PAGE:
This is a late 1960s Japanese-made Norma in sparkle red. Norma was started by Norman Sackheim in 1965. Sackheim started importing Japanese guitars to Chicago from a manufacturer called Tombo. The designs of the guitars were based on the Italian guitars made by companies like Goya and EKO. They’re nothing ground-breaking, sonically, but Norma guitars have a certain era-specific charm to them. There’s something special about playing a guitar that hasn’t been in production for decades.
This guitar plays and sounds great. Great overdriven sound. Great clean sound. Great jazzy sound. Great bluesy sound. Though nothing stands out especially, it really has incredible range. The neck feels great. The action is low. Everything is original and everything works. The look of this guitar is one of my favorite things about it. Its beautiful sparkle red finish makes it pop despite the somewhat forgettable body shape.
History of Norma Guitars
As stated above, Norma was founded by Norman Sackheim in the mid-sixties. He ran a music wholesale firm called Strum & Drum out of Chicago which started importing Japanese guitars. Sackheim gave these unbranded guitars the name “Norma” (the feminine version of his first name) and took them to market. Tombo, a guitar manufacturer in Japan, made all early Norma guitars based on Italian designs, as previously stated. However, as Norma (and guitars in general) grew in popularity, Sackheim needed more suppliers. Other companies meant more models and more confusion for collectors today.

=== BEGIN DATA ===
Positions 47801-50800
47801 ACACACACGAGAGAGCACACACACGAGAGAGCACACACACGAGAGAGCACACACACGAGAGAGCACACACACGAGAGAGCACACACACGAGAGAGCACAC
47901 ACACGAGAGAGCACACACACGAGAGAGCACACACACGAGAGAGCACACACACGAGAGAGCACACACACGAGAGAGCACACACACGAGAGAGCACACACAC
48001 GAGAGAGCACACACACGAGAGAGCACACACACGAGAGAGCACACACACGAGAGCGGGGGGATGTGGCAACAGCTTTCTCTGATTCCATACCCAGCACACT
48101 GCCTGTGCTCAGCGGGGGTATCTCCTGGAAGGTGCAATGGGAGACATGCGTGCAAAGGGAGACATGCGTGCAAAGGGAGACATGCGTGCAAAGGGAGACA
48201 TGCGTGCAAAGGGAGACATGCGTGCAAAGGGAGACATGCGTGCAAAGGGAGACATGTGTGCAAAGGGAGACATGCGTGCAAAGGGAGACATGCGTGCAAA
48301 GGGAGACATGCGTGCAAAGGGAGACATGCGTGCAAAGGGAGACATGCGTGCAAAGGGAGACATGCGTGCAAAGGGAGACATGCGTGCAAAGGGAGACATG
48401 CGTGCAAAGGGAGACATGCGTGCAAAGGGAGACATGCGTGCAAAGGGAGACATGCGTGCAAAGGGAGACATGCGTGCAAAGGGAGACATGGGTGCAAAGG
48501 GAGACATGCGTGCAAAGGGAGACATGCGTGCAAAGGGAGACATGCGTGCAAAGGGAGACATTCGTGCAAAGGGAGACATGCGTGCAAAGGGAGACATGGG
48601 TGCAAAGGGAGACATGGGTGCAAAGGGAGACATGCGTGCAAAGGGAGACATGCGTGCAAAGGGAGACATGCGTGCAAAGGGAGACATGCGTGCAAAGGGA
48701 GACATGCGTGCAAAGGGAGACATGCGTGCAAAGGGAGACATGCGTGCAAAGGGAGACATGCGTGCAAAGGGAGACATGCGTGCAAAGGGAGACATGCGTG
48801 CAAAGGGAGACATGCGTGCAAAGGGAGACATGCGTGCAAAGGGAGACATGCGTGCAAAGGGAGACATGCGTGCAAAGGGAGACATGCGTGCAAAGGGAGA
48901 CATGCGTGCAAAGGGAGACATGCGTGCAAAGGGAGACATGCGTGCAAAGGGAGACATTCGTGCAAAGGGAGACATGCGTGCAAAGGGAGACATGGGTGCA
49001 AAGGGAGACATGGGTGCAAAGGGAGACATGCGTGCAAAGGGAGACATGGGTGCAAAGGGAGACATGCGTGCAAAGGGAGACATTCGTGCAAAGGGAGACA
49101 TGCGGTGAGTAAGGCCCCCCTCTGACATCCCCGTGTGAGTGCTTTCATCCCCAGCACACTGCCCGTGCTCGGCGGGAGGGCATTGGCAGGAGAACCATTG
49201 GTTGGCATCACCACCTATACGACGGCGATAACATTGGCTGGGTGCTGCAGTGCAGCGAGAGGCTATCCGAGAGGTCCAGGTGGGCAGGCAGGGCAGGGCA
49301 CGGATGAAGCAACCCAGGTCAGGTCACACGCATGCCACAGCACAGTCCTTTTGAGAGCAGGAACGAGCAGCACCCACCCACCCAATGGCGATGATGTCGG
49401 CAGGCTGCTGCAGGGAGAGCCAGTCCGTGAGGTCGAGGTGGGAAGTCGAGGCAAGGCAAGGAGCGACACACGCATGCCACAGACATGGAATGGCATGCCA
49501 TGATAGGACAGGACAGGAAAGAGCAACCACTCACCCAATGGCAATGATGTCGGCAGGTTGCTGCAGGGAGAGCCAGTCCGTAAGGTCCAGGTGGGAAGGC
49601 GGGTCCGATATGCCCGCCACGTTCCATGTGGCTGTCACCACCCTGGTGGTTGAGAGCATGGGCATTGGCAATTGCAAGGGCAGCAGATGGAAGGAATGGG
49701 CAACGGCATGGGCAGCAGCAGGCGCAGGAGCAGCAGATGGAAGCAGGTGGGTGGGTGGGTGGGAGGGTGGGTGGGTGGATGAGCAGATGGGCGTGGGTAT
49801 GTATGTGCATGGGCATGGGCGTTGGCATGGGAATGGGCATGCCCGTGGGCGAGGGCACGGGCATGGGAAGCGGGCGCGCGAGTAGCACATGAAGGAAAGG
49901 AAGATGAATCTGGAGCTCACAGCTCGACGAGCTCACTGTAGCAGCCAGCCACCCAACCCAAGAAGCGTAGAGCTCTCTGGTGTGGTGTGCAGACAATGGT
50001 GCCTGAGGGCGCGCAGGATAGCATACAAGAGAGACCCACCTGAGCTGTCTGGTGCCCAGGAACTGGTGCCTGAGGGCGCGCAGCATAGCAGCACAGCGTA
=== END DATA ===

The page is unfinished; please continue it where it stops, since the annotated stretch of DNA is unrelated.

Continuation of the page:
Because there is so little documentation from this guitar company, it is nearly impossible to pin down exactly where this guitar came from and who made it, but we know it’s a Norma built in Japan that has original parts. It could’ve been made by Tombo, Teisco, or any number of sixties guitar manufacturers. The craftsmanship must be at least decent, since it’s lasted this long and is still playable. It has a similar body style to some Teisco’s I’ve seen, but there’s no knowing for sure.
Japanese Guitars of the 1960’s
All throughout the sixties, Japanese guitar-makers were pumping out instruments as quickly as they could. American consumers were enamored with electric guitars and couldn’t get enough of them. Many American companies hoping to strike rich in this electric guitar boom had Japanese manufacturers create their guitars for cheaper than American companies could. These companies were able to undercut American manufacturers while still making decent quality instruments.
If you look up Japanese guitars from that period, you’ll find tons of unique styles, guitars covered in switches, and, overall, some quite cool-looking guitars. Some are extremely well-made, some… not so much. It’s pretty hit-or-miss if you’re looking for a great-sounding guitar. Luckily, this Norma has a great sound, not to mention the cool-looking bridge with a whammy bar! It does a decent job creating just about any kind of tone you’d want. Can’t wait to play with more Japanese guitars!